You might not recognise the object I have chosen for my Ashmolean Museum Talking Emotions podcast (Paolo de’ Matteis’ painting, The Choice of Hercules (pictured right)) – but it certainly came to the attention of the second president of the United States of America, John Adams.
On 14 August 1776, Adams wrote to his wife, Abigail. It was less than two weeks since he, together with fellow members of the Second Continental Congress, had (once again) signed a document Adams originally helped to draft: the United States Declaration of Independence.
In this letter, Adams tells his wife he has been put ‘a upon another’ committee, with his fellow Founding Fathers, Benjamin Franklin and Thomas Jefferson – this one ‘to prepare Devices for a Great Seal for the confederated States’.
The Great Seal of the United States we know today – as seen on, for example, the $1 bill – was finally approved six years after Adams’ letter, by a third committee established to consider the question of the Great Seal.
However, this first Great Seal committee – comprising Adams, Franklin, Jefferson, and the Swiss-born artist, Pierre Eugene Du Simitiere – made some suggestions that would eventually be incorporated into the final design, but otherwise debated a range of alternative images.
According to Adams, ‘Dr. F. [Franklin] proposes’ a representation of Moses dividing the Red Sea, with the motto ‘Rebellion to Tyrants is Obedience to God’, while ‘Mr Jefferson proposed’ an image combining, on one side, ‘The Children of Israel in the Wilderness, led by a Cloud by day, and a Pillar of Fire by night’ with, on the other side, ‘the Saxon Chiefs’, ‘Hengist and Horsa’.
Adams, meanwhile had his own idea – even though he admitted to his wife that his was ‘too complicated a Group for a Seal or Medal, and it is not original’.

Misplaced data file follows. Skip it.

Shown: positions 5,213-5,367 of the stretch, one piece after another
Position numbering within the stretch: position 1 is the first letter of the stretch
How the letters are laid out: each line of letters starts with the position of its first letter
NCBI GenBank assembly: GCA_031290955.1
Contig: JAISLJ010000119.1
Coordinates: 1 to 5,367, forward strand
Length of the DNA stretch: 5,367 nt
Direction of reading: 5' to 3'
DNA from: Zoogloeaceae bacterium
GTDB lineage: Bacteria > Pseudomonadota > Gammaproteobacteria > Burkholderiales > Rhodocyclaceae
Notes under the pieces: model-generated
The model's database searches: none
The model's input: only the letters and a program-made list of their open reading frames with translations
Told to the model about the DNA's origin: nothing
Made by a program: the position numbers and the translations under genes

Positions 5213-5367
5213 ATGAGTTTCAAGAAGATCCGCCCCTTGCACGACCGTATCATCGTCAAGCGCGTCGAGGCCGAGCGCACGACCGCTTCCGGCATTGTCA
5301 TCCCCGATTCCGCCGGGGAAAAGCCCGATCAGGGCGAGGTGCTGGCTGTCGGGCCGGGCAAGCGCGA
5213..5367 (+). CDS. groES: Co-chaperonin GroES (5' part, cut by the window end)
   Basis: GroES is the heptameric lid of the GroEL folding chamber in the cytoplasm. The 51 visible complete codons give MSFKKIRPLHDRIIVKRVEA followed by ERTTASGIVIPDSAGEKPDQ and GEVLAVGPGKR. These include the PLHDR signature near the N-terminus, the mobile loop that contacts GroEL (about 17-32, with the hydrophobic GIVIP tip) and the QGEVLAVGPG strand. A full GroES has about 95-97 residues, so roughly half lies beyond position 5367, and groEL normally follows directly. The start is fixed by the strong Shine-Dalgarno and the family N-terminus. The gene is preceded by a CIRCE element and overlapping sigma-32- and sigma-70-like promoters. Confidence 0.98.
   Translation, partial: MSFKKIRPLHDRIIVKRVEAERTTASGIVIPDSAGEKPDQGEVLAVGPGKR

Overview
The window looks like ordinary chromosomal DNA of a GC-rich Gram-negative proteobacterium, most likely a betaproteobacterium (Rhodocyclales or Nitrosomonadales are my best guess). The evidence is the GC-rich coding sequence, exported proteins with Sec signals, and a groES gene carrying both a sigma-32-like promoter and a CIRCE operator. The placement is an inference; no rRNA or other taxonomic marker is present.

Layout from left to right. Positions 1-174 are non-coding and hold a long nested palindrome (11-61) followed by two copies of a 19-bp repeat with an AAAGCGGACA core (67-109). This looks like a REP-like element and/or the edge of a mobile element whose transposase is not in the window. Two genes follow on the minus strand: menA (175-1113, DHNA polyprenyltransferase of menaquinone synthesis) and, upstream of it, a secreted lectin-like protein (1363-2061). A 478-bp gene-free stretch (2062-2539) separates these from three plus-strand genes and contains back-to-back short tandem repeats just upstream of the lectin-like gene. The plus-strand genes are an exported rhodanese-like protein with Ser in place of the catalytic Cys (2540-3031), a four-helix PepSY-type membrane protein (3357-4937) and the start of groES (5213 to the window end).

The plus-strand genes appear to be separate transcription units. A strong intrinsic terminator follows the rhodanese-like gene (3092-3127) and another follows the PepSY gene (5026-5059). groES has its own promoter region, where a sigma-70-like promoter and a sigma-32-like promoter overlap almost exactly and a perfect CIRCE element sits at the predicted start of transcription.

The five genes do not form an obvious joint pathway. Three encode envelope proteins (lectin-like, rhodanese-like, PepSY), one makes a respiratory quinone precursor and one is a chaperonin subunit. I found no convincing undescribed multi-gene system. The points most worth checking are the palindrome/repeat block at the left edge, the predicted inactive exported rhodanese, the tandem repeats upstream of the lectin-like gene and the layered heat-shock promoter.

As you may have guessed by now, Adams’ suggestion was the very object I have chosen for my Talking Emotions podcast:
I proposed the Choice of Hercules, as engraved by Gribelin in some Editions of Lord Shaftesbury’s Works.1 The Hero resting on his Clubb [sic]. Virtue pointing to her rugged Mountain, on one Hand, and perswading [sic] him to ascend. Sloth, glancing at her flowery Paths of Pleasure, wantonly reclining on the Ground, displaying the Charms both of her Eloquence and Person, to seduce him into Vice.2
Although I don’t discuss Adams and the Great Seal in my podcast, listening to it should help you to appreciate why he made the apparently odd suggestion of a 1712 image of Hercules for a new nation’s great seal.
Indeed, the context for Adams’ choice lies in my own work on Anthony Ashley Cooper, the 3rd Earl of Shaftesbury (1671-1713) – the ‘Shaftesbury’ Adams references in the quotation above, who commissioned the picture of Hercules he is recommending for the Great Seal.
On the one hand, as I argue in my recent book, Conscience and the Age of Reason, Shaftesbury can be compared with William Blake in both his criticisms of scientific rationalism3 – and, as can be seen from my Talking Emotions podcast, in his use of images, again like Blake, to make those criticisms.